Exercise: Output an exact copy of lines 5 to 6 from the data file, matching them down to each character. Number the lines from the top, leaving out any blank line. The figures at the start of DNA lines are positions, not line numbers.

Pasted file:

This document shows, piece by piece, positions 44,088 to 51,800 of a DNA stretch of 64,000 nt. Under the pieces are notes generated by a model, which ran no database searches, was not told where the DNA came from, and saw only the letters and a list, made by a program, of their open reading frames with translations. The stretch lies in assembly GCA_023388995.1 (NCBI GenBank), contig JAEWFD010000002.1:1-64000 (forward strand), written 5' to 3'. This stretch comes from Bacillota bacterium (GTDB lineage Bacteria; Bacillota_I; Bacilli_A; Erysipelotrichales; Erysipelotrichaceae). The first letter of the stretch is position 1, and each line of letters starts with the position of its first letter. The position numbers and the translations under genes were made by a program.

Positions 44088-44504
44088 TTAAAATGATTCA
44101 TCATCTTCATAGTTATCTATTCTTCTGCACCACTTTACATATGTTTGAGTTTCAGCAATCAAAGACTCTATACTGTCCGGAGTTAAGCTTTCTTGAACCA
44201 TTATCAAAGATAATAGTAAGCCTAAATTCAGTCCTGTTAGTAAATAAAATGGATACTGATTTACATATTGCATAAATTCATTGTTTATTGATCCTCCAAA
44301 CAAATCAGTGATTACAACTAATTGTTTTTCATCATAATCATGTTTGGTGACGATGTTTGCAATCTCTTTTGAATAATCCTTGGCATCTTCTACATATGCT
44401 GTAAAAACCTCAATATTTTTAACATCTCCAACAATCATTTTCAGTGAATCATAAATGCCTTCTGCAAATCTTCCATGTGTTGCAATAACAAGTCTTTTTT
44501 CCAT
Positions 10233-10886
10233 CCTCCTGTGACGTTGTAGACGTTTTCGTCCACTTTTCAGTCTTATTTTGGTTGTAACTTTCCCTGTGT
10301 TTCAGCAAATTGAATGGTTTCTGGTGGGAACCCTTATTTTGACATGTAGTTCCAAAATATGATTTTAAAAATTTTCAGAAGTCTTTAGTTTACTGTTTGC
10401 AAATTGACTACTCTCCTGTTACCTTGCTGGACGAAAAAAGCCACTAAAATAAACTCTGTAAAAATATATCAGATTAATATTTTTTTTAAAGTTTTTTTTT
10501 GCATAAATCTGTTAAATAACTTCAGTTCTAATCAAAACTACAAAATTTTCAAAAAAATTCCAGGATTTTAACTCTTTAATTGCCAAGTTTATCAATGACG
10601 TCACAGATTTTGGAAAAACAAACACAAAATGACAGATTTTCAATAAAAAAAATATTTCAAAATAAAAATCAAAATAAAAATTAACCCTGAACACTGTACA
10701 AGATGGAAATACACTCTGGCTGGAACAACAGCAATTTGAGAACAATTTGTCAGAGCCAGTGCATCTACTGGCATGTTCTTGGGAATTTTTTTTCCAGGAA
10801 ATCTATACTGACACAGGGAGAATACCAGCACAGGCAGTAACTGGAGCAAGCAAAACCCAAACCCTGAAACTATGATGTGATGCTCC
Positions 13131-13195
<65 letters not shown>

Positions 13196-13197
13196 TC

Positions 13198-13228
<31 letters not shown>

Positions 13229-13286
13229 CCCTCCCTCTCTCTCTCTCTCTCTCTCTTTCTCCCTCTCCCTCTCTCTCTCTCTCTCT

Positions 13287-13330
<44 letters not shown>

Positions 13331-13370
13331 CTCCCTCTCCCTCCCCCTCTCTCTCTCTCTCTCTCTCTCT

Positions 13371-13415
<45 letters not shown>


44201 TTATCAAAGATAATAGTAAGCCTAAATTCAGTCCTGTTAGTAAATAAAATGGATACTGATTTACATATTGCATAAATTCATTGTTTATTGATCCTCCAAA
44301 CAAATCAGTGATTACAACTAATTGTTTTTCATCATAATCATGTTTGGTGACGATGTTTGCAATCTCTTTTGAATAATCCTTGGCATCTTCTACATATGCT